How to use mock server

Krystian Kruk

Developing frontend web apps can be tricky when your backend gets complex, it's not easy to set up locally, is not available on a public domain or changes often. To overcome these issues, we recommend to use mock-server.

Mock-server is a node.js HTTP server that supports the same routes as your real backend, but always returns the same results.

Mock-servers can significantly speed up your development:

  • you no longer have to wait for new changes to arrive at your backend,
  • mock-servers are easy to run locally,
  • results are reproducible,
  • your development doesn't rely on backend issues.

To create your first mock-server, create a new NPM project and install necessary dependencies (in this example we're going to use express, so execute npm i express).

In your index.js file, paste:

const express = require("express")
const cors = require("cors")

const app = express()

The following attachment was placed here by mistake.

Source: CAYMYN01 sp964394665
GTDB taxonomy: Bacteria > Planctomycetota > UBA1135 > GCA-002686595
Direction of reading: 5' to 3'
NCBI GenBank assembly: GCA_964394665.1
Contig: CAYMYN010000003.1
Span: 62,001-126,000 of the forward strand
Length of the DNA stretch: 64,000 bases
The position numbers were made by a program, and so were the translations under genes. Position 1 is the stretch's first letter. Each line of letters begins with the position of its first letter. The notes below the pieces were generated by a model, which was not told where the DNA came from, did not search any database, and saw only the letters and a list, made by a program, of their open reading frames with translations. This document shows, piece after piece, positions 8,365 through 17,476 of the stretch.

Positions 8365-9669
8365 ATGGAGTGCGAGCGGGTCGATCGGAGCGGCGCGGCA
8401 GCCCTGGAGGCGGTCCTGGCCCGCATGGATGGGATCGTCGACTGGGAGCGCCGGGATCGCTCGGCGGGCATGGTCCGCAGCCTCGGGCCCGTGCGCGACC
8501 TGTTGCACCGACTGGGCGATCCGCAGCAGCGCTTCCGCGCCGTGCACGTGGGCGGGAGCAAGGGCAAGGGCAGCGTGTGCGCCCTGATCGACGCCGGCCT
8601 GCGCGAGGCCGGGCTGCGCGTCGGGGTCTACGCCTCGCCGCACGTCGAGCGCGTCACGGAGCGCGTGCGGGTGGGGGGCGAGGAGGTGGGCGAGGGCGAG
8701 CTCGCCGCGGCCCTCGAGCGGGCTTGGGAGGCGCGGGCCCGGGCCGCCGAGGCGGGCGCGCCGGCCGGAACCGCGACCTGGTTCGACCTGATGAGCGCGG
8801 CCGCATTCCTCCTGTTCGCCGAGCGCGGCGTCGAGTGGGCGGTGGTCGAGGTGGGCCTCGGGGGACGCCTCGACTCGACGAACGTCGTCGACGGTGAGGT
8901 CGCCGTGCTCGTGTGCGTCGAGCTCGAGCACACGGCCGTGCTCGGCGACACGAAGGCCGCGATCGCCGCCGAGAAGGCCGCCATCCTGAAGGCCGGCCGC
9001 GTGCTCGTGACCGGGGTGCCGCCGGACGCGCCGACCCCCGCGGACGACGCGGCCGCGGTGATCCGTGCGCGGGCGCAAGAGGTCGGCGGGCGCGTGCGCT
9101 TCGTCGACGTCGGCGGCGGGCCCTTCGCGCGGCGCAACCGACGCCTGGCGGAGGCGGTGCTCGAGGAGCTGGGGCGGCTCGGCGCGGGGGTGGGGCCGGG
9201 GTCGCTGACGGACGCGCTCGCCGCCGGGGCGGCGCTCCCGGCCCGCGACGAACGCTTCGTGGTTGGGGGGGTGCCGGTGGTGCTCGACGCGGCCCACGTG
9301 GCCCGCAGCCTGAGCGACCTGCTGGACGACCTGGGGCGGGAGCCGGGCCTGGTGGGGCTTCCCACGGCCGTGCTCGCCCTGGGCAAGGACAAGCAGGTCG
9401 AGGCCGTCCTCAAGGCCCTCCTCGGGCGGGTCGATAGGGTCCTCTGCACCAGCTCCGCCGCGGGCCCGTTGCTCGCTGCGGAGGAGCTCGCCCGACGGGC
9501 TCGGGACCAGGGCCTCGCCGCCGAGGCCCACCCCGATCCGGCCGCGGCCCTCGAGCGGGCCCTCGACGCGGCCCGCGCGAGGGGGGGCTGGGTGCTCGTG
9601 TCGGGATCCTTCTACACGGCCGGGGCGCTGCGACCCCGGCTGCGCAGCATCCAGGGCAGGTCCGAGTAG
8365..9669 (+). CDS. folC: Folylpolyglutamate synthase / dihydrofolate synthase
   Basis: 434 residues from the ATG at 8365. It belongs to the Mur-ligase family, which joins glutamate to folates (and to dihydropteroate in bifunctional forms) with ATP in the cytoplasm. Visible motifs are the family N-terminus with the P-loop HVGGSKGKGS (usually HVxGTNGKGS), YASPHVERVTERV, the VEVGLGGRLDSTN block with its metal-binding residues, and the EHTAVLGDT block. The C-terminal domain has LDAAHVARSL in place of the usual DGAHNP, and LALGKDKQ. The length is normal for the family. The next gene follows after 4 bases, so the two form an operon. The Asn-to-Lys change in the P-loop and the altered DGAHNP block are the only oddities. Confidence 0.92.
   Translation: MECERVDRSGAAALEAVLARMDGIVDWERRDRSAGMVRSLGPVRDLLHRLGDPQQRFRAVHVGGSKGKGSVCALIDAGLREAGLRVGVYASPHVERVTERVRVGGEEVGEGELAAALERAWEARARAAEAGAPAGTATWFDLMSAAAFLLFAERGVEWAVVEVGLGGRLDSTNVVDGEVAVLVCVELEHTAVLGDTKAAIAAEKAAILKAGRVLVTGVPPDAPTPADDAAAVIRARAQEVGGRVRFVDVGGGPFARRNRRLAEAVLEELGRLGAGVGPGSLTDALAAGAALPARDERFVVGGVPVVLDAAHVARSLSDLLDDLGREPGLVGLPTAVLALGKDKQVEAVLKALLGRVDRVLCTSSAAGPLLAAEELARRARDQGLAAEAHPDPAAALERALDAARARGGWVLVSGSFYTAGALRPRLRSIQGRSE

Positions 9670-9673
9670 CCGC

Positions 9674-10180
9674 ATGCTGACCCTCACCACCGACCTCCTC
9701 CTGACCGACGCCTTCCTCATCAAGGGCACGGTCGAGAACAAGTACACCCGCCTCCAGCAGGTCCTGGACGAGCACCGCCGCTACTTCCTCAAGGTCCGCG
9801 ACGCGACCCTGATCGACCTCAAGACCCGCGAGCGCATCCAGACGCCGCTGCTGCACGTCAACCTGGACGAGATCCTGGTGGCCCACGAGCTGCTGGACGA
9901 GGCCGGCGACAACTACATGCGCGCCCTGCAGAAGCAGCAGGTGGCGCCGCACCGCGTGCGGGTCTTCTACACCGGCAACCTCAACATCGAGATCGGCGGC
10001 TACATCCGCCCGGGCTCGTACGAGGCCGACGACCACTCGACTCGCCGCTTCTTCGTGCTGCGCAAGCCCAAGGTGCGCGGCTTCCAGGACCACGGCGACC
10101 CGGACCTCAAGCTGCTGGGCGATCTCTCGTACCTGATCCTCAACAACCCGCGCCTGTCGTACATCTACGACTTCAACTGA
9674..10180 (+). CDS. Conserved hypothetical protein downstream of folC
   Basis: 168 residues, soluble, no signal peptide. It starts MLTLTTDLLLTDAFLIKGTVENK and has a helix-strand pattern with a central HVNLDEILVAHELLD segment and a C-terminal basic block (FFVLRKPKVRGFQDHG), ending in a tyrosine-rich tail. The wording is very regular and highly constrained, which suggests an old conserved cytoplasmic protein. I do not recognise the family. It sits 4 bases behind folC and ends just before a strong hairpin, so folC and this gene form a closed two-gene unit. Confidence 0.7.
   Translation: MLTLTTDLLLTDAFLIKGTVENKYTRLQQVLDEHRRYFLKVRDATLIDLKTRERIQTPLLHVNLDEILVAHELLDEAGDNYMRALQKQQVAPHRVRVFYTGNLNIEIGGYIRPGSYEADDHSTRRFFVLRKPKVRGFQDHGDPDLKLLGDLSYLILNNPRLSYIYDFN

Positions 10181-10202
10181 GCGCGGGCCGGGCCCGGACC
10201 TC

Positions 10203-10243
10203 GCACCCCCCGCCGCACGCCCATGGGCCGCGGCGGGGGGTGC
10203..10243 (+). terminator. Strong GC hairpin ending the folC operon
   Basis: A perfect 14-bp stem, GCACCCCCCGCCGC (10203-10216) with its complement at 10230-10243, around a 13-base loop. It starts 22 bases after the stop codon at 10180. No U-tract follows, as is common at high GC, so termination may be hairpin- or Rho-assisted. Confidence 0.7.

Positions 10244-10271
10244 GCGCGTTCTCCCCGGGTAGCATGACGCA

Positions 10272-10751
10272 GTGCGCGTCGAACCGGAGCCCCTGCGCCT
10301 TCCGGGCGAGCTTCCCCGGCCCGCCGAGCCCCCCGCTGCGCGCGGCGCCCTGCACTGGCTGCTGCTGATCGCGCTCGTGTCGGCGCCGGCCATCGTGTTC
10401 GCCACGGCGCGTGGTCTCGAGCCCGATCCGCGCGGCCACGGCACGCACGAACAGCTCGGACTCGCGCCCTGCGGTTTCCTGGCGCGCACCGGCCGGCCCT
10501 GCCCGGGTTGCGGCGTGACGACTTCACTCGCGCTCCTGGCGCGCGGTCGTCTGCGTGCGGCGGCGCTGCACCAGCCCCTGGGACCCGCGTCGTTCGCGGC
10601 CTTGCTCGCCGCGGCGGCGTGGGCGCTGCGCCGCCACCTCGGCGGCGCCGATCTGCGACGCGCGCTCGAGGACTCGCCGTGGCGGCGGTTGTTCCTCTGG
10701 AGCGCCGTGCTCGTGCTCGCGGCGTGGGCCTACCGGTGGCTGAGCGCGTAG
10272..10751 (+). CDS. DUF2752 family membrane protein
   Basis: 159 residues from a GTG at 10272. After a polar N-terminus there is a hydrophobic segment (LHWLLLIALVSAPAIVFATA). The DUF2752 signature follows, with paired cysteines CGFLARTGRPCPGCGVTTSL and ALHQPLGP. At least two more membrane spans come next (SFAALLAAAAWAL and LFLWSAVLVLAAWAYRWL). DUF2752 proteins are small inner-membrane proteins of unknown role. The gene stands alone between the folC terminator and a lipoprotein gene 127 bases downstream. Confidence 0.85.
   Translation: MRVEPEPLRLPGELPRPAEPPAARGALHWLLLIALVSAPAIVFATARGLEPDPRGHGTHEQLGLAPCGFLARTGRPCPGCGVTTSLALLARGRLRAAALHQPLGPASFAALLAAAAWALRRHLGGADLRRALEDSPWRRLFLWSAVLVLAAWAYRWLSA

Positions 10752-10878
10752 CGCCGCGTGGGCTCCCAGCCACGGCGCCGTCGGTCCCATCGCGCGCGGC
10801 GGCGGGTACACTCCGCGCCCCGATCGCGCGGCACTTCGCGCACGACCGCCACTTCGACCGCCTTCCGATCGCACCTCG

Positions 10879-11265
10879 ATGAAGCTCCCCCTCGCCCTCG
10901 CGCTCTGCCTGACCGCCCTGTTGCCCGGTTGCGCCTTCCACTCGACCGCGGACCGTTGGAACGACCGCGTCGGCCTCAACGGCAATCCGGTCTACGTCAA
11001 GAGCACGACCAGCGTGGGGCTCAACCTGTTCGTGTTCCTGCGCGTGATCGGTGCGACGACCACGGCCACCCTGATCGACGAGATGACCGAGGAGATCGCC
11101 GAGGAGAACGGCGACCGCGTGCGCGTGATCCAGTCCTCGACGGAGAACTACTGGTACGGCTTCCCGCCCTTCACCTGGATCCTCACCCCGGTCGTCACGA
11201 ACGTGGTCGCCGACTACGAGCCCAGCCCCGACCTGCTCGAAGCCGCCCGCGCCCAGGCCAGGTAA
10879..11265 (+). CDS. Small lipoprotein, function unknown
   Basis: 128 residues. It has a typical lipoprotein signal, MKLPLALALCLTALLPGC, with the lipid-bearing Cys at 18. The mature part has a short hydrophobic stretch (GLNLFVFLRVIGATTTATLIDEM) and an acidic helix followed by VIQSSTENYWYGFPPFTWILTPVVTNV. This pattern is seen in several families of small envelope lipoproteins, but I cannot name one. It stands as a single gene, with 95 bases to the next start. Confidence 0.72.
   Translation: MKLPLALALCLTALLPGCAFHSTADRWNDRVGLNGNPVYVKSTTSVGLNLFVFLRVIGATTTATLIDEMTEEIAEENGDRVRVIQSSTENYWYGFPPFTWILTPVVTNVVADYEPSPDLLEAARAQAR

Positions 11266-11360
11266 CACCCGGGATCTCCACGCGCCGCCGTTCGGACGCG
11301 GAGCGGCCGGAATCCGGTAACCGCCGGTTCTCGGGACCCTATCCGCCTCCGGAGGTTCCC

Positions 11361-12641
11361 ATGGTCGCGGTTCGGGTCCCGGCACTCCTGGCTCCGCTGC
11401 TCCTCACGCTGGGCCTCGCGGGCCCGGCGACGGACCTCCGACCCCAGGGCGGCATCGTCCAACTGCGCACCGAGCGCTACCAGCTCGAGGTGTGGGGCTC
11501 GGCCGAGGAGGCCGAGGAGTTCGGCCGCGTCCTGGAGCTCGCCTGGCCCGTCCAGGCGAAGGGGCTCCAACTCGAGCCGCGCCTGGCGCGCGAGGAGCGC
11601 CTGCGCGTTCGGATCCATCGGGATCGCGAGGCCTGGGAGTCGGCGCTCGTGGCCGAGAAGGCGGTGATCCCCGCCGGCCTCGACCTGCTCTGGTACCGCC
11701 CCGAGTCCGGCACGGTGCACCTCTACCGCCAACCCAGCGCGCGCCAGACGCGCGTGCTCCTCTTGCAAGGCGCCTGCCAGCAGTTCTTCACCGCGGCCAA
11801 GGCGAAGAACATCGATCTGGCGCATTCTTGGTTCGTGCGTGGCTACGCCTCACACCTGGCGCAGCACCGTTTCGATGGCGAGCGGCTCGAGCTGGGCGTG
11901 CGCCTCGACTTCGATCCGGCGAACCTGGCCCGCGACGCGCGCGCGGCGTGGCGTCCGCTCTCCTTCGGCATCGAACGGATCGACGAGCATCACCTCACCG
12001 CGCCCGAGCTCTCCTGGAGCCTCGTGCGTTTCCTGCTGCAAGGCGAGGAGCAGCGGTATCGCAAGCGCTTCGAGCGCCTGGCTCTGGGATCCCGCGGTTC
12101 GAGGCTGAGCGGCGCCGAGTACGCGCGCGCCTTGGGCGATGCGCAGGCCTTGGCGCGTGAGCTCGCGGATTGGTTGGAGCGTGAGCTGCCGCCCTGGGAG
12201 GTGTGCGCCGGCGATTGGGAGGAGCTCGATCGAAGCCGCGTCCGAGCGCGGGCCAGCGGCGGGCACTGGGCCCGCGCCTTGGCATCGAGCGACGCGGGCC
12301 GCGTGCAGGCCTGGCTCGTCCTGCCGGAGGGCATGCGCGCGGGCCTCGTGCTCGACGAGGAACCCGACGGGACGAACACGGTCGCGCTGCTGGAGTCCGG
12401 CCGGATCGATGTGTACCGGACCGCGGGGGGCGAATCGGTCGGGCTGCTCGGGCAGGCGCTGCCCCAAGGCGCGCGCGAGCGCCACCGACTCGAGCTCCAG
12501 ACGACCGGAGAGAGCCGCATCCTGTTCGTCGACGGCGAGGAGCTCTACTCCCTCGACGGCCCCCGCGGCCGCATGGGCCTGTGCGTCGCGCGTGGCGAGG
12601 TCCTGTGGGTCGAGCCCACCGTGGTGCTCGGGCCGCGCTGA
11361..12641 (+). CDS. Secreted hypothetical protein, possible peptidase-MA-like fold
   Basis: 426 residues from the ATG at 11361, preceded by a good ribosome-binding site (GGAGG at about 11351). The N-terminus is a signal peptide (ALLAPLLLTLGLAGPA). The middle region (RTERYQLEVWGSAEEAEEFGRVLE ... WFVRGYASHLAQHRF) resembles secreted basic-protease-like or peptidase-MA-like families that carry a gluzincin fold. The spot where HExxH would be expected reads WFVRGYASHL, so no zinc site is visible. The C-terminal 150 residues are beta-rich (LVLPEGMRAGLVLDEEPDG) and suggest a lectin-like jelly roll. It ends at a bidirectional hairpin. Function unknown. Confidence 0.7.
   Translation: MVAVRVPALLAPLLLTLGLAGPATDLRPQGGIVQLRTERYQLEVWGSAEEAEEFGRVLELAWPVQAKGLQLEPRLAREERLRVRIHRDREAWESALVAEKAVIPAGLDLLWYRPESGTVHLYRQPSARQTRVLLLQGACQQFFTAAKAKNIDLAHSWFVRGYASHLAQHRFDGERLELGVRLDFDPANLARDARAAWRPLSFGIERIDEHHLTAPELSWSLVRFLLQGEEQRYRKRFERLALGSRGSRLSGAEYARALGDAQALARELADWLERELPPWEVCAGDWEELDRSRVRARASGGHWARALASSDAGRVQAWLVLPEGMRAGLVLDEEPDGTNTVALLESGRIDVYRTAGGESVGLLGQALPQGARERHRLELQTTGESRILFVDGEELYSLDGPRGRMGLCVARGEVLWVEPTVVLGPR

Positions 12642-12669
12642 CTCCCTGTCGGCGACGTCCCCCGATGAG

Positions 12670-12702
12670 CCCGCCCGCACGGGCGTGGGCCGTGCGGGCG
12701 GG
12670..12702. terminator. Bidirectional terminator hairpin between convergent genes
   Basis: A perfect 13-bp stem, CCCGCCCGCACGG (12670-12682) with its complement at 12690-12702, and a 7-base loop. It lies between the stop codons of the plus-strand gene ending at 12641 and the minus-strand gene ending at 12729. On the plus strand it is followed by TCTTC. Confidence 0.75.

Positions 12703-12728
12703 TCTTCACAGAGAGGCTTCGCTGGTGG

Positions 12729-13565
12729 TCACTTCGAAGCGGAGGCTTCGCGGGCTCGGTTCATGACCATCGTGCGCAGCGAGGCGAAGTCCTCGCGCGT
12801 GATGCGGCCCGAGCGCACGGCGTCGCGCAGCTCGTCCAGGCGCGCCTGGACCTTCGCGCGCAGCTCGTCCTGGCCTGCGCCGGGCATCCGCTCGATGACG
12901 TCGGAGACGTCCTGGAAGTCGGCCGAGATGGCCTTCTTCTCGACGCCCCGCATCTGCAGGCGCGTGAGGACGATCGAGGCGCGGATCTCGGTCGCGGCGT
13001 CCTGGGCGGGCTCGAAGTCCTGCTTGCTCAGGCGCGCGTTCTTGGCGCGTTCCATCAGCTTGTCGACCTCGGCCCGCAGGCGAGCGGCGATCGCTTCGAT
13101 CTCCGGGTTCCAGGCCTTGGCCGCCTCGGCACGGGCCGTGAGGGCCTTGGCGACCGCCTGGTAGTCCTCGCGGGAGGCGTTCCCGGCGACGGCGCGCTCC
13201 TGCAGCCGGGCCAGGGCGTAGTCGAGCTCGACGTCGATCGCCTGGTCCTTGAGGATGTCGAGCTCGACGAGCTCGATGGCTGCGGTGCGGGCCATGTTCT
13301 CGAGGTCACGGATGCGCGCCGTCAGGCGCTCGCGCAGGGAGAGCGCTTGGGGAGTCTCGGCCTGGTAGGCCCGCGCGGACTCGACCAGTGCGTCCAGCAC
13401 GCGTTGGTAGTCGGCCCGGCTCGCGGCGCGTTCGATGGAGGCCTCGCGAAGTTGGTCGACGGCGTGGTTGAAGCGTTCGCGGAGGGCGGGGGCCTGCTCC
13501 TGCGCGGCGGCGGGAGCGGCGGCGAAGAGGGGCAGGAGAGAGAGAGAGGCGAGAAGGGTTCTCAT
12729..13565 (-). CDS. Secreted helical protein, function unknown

const port = 3000


app.get("/items/:type", (req, res) => {
  res.send({ message: `Hello ${req.params.type}!` })

app.listen(port, () => {
  console.log(`Example app listening at http://localhost:${port}`)

Provide necessary routes that are used by your web app and run the server on the same port you usually expect backend to run.

If your website works as expected, it's time to let PageShare know where the mock-server is located.

For CLI, provide the parameter --mock-server with a path to the build mock-server.

For GitHub Actions, provide mock-server: option.

Make sure that your mock-server is built (if needed) and dependencies are installed.

At this point, all of your PageShare uploads will contain your mock-server.

If you need a full example of working project, check out our demo project.